The main benefit of getting the Indiana concealed carry permit is that other states recognize the permit, which allows Indiana residents to legally carry a firearm concealed in a number of other states, though some restrictions do apply and are worth researching before heading out on a road trip.

Whether carrying with or without a permit, Indiana follows the national trend of having a list of places where firearms are forbidden. In Indiana, this includes:

  • Schools

  • Airports

  • Aircraft

  • Riverboat casinos

This list is common to nearly every state, and most states offer a longer published list than the one from Indiana’s state government. Even though it is not specifically in Indiana state law, it is typically against the law to carry firearms on Federal government property. This is especially noteworthy in states with permitless carry: your local Post Office is technically Federal property, so carrying a concealed handgun in one is actually a Federal offense.  Many Post Offices either do not post this notice at all, or seem to do so at the very back of the customer service area, so make sure to not accidentally carry a firearm into the Post Office while doing errands.

There is some presence of the firearms industry in Indiana as well. One small manufacturer is especially interesting: Marcolmar makes newly built replicas of the CETME, so if you’re interested in the firearms that were developed in the immediate aftermath of WWII, they’re worth a look. 

Overall, the firearms and ammo laws in Indiana are among the least restrictive in the nation. Most folks can have ammo shipped directly to their doors, the buying process is mostly guided by the Federal government, and people can generally carry firearms both openly and concealed in public.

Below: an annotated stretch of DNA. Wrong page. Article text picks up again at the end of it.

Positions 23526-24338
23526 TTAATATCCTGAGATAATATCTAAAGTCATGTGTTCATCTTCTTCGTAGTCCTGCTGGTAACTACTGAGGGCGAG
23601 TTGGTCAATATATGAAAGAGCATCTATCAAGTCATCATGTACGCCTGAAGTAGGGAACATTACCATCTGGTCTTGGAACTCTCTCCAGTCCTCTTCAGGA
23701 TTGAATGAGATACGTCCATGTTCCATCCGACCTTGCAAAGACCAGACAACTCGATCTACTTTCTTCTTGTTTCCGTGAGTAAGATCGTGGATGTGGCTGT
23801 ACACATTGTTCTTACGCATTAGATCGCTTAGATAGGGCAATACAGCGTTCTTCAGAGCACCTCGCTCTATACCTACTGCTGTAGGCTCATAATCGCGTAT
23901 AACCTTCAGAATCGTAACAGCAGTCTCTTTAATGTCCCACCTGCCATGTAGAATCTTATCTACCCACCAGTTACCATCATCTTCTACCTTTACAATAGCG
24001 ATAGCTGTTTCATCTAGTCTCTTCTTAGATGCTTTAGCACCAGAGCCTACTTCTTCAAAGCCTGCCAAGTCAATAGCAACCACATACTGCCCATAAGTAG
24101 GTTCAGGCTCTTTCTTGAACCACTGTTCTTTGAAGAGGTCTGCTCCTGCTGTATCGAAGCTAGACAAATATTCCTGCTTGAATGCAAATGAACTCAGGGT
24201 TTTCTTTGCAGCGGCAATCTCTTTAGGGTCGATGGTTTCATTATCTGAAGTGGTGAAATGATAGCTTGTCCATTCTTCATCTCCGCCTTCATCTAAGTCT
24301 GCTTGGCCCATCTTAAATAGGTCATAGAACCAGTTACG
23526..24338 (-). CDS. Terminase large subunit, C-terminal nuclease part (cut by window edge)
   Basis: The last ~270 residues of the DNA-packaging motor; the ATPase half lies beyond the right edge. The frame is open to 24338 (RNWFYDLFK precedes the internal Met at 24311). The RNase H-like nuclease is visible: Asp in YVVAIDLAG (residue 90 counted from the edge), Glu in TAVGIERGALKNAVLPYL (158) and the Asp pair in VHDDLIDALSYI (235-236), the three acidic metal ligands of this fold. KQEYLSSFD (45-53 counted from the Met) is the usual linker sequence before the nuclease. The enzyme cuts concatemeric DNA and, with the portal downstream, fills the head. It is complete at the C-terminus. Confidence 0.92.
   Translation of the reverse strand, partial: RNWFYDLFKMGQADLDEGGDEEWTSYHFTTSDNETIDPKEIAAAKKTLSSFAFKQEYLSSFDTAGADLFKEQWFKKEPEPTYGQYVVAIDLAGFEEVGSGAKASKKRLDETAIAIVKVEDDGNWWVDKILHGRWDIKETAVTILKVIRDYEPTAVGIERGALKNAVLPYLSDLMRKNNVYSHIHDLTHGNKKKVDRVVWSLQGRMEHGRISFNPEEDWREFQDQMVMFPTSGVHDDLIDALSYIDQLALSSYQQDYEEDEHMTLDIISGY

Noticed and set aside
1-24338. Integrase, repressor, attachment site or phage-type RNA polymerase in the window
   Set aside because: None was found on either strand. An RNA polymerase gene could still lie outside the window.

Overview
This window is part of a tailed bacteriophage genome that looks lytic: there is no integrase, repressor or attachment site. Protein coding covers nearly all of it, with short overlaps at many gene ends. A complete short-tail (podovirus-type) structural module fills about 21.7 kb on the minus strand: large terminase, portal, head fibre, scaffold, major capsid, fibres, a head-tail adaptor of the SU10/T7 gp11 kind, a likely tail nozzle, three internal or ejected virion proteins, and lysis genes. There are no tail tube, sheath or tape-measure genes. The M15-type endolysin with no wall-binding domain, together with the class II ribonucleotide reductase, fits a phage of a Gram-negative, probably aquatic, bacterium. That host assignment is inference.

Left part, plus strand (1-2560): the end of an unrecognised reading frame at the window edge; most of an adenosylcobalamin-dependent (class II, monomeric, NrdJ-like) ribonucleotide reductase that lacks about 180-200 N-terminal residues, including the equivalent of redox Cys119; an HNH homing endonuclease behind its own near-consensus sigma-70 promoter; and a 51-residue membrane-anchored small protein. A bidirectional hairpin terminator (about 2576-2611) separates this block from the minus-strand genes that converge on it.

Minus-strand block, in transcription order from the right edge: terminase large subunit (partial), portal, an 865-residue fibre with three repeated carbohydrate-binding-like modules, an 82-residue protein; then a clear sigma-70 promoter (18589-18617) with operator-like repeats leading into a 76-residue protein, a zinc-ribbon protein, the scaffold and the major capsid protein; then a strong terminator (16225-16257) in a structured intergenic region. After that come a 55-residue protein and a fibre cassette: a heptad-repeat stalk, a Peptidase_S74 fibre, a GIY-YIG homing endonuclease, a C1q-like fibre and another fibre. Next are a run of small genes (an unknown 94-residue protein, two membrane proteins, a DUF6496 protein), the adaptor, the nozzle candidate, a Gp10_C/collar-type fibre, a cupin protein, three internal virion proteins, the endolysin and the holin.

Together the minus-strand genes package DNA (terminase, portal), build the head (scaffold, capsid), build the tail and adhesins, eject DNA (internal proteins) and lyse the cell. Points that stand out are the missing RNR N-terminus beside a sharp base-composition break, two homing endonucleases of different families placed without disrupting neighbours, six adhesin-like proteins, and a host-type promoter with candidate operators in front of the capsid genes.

The state’s ban on armor-piercing handgun ammunition is a little out of the norm with the otherwise quite permissive laws of the state, but this one small restriction is only a minor ding on the otherwise firearms-friendly reputation in the state. Indiana does not make it overly difficult for otherwise law-abiding folks to buy, own, and carry firearms and ammunition. 

Sales Tax on Guns/Ammo in Indiana

Indiana has a state sales tax rate of 7%. Indiana is one of the few states that prevents localities from collecting their own taxes, which means that the 7% tax rate is applied across the entire state. The state also exempts groceries from sales tax, which is always helpful to pinch pennies for the ammunition budget.

Like most states, Indiana does not place additional taxes on the sale of firearms or ammunition. 

More Resources:

  • The ATF maintains a list of every FFL in the country, including those in Indiana. The list is kept up to date: typically, gun stores are either Type One or Type Two FFLs.

  • Indiana’s Department of Natural Resources maintains a number of shooting ranges that are open to the public. 

  • The state is home to a number of well-reviewed gun stores.

  • Indiana Gun Owners is an active forum to keep on top of relevant developments in law and events in the state: there is also a booming classifieds section that is sure to yield the occasional interesting firearm or good deal.

Indiana Gun Law FAQ:

Currently, the state does not require a permit to concealed carry a firearm. With that said, Indiana does still offer a permit, mainly to allow residents to carry in other states that recognize Indiana’s permit as valid.

Indiana is fine with ammo shipments with a small caveat: armor-piercing handgun ammunition is banned in the state. Aside from that, as long as the buyer is eighteen (for rifle or shotgun ammo) or twenty-one (for handgun ammo), ammunition can be shipped to residential addresses. Keep in mind that carriers might ask for someone with a valid ID to be present to sign for the package. 

Indiana does not require a waiting period to buy guns, and folks who buy a gun at a store or from a private seller can typically leave with that firearm the same day.

Yes: Indiana allows for open carry and does not require a permit to do so. The same is true for concealed carry as well.

Indiana is a gun-friendly state. The lack of an assault weapons or magazine ban makes it among the more permissive states. The only exception to this is the ban on armor-piercing handgun ammunition. There’s no gun registration or waiting periods, either. Overall, Indiana is gun-friendly.